The major criticism of critical values for the interpretation of tissue analysis is the small experimental basis, which often consists of not more than a single experiment (297). Besides the lack of data, the method of interpretation may also yield erroneous results. Methods based on regression analysis, like the 'broken stick method' by Hudson (298) and Spencer and Freney (241), or the 'vector analysis' by Timmer and Armstrong (299) investigate mathematical, but not necessarily causal, interactions between the nutrient content and yield, because the dictate of minimizing the sum of squared distances aims only to find a function that fits best across the data set. Like the method of Cate and Nelson (300,301), these methods have been designed primarily for the investigation of small data sets and plants grown under ceteris paribus conditions, where only the response to variations in the nutrient supply varied. Another quite significant disadvantage of critical values and critical ranges(Tissue concentration for 95% of maximum yield.) (143,296,302), or 'no-effect values (NEV)(Tissue concentration for maximum yield or the concentration above which no yield response occurs.) (284) is that they ignore the nonlinearity of the Mitscherlich function describing the relationship between growth factors and yield (303). The ideal basis for critical values for the interpretation of tissue analysis are large sets of yield data and nutrient concentrations in defined plant organs that cover a wide range of growth factor combinations. The data may include samples from field surveys or field or pot experiments if the reference yield of 100% was obtained in all cases under optimum growth conditions. In Figure 7.15 and Figure 7.16, corresponding examples are given for the total sulfur concentration in shoots of cereals at stem extension and the N/S ratio in younger, fully developed leaves of oilseed rape at stem extension.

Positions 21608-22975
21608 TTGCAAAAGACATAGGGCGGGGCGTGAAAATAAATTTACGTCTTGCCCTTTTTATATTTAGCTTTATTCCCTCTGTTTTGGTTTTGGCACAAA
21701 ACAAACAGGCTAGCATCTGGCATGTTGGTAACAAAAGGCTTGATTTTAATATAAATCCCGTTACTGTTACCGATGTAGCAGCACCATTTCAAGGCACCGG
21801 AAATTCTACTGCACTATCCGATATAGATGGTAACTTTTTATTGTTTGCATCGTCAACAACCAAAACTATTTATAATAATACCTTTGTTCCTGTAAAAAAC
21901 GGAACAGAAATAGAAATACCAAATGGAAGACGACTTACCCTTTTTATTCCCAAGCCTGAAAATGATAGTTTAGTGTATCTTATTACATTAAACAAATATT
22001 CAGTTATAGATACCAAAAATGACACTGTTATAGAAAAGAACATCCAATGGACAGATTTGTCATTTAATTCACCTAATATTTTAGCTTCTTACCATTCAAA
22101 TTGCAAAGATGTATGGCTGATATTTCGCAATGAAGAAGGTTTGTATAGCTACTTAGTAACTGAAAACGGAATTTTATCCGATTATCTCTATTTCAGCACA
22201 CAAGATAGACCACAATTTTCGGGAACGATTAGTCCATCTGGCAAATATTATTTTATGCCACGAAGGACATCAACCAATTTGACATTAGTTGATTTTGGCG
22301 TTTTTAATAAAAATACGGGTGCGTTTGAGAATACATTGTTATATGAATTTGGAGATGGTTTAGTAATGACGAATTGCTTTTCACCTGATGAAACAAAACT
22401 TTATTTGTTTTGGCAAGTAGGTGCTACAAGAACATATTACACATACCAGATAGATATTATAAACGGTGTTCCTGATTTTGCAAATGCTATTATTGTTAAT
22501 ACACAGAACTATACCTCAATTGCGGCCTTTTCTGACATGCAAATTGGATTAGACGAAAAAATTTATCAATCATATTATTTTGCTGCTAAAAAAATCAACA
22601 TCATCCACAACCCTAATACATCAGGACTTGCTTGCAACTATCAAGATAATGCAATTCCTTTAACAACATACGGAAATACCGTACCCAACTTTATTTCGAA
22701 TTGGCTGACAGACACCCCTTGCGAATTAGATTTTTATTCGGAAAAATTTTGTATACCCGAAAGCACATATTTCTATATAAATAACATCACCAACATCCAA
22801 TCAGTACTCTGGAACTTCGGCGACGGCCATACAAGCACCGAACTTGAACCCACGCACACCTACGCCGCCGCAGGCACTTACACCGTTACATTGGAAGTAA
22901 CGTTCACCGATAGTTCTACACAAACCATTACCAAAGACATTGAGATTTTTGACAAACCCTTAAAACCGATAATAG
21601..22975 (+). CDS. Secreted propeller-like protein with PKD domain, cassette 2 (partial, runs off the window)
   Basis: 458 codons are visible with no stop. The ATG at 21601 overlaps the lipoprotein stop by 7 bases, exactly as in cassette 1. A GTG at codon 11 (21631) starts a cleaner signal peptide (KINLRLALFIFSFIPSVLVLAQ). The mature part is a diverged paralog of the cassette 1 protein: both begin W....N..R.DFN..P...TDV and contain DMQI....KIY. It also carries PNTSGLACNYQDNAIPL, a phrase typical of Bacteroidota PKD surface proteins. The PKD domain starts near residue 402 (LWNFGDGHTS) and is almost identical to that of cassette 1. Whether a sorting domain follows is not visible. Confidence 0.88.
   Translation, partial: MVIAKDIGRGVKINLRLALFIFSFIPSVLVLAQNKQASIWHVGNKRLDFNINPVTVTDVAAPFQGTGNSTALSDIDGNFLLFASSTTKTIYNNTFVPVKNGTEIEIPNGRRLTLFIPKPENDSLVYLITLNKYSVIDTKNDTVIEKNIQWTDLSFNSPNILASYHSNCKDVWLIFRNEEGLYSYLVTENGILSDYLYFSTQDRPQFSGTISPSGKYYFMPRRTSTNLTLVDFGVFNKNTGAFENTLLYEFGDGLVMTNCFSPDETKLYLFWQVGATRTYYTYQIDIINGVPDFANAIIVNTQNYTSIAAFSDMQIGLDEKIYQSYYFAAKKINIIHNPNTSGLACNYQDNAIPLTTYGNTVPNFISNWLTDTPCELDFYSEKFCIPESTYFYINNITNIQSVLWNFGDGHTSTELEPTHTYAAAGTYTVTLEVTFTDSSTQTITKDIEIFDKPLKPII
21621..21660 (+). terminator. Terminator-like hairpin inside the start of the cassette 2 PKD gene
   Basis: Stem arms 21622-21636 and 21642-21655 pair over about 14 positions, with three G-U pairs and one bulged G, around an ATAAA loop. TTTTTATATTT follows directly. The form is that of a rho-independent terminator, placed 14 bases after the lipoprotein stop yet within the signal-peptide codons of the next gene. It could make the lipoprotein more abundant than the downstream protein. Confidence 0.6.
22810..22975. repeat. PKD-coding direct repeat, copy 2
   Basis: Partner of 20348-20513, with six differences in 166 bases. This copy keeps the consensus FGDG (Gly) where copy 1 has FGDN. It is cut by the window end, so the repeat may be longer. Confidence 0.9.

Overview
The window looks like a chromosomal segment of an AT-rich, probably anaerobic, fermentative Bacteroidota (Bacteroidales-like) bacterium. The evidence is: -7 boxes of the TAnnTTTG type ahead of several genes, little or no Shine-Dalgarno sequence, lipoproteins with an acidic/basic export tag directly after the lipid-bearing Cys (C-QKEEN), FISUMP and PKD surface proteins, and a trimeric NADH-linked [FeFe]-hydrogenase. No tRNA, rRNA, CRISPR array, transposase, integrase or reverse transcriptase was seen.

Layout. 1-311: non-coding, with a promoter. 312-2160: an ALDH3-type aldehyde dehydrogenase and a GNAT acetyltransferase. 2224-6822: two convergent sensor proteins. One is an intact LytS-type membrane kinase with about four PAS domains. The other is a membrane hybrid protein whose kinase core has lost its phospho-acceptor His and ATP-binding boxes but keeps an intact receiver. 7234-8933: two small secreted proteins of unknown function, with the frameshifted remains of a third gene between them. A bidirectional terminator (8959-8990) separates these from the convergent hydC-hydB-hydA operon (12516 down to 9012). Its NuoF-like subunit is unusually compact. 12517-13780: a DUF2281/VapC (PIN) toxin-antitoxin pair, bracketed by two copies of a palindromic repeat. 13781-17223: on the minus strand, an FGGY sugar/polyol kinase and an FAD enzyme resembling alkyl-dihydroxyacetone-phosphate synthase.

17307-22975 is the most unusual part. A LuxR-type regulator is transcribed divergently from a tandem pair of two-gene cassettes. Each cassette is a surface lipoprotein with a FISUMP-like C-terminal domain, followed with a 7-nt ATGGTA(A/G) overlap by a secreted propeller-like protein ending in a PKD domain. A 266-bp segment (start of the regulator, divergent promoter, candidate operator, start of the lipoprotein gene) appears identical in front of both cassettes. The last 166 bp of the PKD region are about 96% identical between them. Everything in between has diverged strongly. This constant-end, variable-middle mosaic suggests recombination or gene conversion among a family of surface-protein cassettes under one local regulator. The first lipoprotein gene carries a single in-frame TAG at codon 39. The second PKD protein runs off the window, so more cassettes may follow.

The data in Figure 7.15 reveal a characteristic bow-shaped bulk, which covers sulfur concentrations from 0.5 to 5.5 mg S g-1. Sulfur deficiency can be expected at sulfur concentrations below 0.94 mg g-1 (Table 7.6). A symptomatological threshold for the expression of macroscopic symptoms of 1.2 mg S g-1 was determined for cereals by Schnug and Haneklaus (114). Total sulfur concentrations of 1.7 mg g-1 are considered as being adequate to satisfy the sulfur demand of cereal crops, whereas the data in Figure 7.15 show a further yield increase with higher sulfur concentrations. The reason is simply that the 100% yield margin corresponds to a grain yield of 10 t ha-1 (180), so that accordingly a total sulfur concentration of 1.7 mg S g-1 would be sufficient for 8.2 t ha-1. A productivity level of 10 t ha-1 is extraordinarily high and restricted to areas of high fertility or inputs, whereas a level of 8 t ha-1 represents a high-yielding crop in many areas in the world. Thus, a total sulfur concentration of 4.7 mg g-1, which is rated as reflecting a high sulfur supply, is marginal on high productivity sites.
Basic shortcomings of using, for instance, the N/S ratio for the evaluation of the sulfur nutritional status were discussed and are reflected in the data in Figure 7.16. Hence, there are no relationships between N/S ratio and yield in a way as was shown for total sulfur and cereals (Figure 7.15). Crop productivity seems to be fairly independent of variations in the N/S ratio within a range of 5:1 to 12:1 (Figure 7.16).
Comprehensive data sets like those presented in Figure 7.15 allow for the accurate calculations of so-called upper boundary line functions, which describe the highest yields observed over the range of nutrient values measured. Data points below this line relate to samples where some other factor limited the crop response to the nutrient. An overview of the scientific background and development of upper boundary lines is given by Schnug et al. (304).